On Monday Tim Pawlenty made it official–he is running for president. No surprise here. He has been preparing to do this for the last two years more or less. Yet how do his prospects look? Perhaps the best thing going for him is that the GOP field is weak and he has an opening. His momentum, if any, is as a result of a void in Republican support for a presidential candidate.
Pawlenty’s presidential announcement was poor. First think of the visuals. Television is visual and you want to avoid talking heads. Pawlenty chose the Iowa state capitol as a backdrop but when I viewed it all that was visible behind him were trees and grass. No capitol, no flags, no people. It looked like he was standing in the park, speaking to a small group, running for dog catcher. It did not look presidential, it looked more amateurish. There was no interesting visuals or spark to light up the talk. Contrast to Obama or a Bachmann–there would have been crowds around them on camera cheering. Here, the applause sounded like Tiger Woods sinking a shot for par 3.
Now the message and delivery. Pawlenty has been a candidate in search of a narrative or message ever since he commenced his presidential bid. He has sought to define himself as the ”Sam’s Club Republican,” as the tax cutter, and as a social conservative.
He now appears to want to be a prophet, telling the American public the truth. Pawlenty uttered “truth” 16 times, aiming to the be straight-talking Harry Truman of his generation, telling folks not what they want to hear but what they need to hear. At the same time he also sought to copy a well-trod path of running against Washington, D.C., using Obama “change” mantra from 08 which also worked successfully for the GOP in 10. “Truth” for Pawlenty” in 12 is his version of “Change.”
Yet the narrative will not work. Obama’s narrative was positive, forward, and self-defining. Pawlenty’s is not. It was dark and depressing. Pawlenty needed a speech that defined who he was and what America would look like under his presidency. The message was dark and pessimistic–one of cuts and sacrifice. It reminded me of Walter Mondale in 1984 saying he was going to tell the truth when running against Reagan. It did not work. It was also dark like Jimmy Carter’s July 15, 1979, “Crisis of American Character” speech, even if true, it was not inspiring.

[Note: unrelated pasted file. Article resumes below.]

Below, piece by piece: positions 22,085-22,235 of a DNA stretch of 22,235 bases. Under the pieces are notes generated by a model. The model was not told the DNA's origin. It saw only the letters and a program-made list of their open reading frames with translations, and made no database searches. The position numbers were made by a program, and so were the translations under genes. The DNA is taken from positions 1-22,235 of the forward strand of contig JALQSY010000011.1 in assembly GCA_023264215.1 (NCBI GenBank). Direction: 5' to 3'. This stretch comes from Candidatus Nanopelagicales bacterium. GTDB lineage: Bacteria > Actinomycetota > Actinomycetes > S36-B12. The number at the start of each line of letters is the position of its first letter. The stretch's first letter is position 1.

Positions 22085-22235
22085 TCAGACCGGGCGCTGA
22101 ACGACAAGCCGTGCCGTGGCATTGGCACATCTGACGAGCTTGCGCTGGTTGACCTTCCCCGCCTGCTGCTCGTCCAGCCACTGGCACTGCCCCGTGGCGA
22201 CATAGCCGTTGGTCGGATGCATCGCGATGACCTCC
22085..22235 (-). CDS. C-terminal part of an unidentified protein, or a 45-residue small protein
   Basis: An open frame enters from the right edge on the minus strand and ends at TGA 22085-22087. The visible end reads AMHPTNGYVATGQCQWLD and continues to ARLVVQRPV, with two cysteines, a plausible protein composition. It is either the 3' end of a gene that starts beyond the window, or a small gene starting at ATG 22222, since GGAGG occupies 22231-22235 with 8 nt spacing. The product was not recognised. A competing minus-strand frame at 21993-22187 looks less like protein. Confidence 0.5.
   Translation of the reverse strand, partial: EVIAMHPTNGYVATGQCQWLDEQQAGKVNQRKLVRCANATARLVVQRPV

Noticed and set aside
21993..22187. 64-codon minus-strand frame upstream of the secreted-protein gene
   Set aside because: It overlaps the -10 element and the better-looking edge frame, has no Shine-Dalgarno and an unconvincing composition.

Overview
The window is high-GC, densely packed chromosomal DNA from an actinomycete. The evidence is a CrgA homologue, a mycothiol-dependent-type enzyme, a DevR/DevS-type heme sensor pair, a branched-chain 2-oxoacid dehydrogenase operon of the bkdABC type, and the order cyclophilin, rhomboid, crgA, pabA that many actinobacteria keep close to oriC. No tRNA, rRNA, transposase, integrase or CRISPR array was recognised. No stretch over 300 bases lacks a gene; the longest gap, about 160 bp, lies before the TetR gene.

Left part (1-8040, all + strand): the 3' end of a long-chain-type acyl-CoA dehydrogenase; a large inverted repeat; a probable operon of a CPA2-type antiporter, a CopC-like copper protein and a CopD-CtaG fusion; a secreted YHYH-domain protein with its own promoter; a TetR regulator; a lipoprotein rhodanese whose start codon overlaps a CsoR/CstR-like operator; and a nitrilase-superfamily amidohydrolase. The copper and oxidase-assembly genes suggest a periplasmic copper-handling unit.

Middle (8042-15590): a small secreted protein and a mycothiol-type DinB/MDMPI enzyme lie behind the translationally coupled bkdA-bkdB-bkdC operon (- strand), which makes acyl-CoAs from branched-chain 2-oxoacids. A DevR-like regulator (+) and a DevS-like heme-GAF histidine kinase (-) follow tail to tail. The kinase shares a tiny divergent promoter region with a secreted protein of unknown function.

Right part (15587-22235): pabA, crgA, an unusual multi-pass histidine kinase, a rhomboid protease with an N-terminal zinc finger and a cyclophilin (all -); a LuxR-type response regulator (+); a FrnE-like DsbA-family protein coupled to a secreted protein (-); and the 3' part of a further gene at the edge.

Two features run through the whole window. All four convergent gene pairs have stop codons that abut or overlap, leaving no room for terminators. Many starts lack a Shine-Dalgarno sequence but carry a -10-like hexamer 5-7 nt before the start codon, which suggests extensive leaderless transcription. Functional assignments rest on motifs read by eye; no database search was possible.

Pawlenty lacks a rationale for why he wants to run for president, as evidenced by his Time magazine interview when asked why he wants the office he stated: "I don't know. I wish I had a good answer for you on that." Pawlenty lacks an elevator speech for his presidency, he lacks a clear narrative for running, and he lacks a definition for his campaign. That came out in his Des Moines declaration. He needed an announcement with fireworks but it did not occur. He should have began his declaration with his vision and self-definition and then moved on to the case against Obama. Yet he failed to do that, leading instead with a dark message and bland delivery that failed to give his campaign a jump start.
Finally, poor Pawlenty. Tornadoes obscured his message. What next? Bachmann again upstaging him?
Pawlenty’s big hope is that no other GOP takes fire and he slips in by default.
Right now, Pawlenty may get 7-10% in Iowa, limp through New Hampshire, and then die in South Carolina.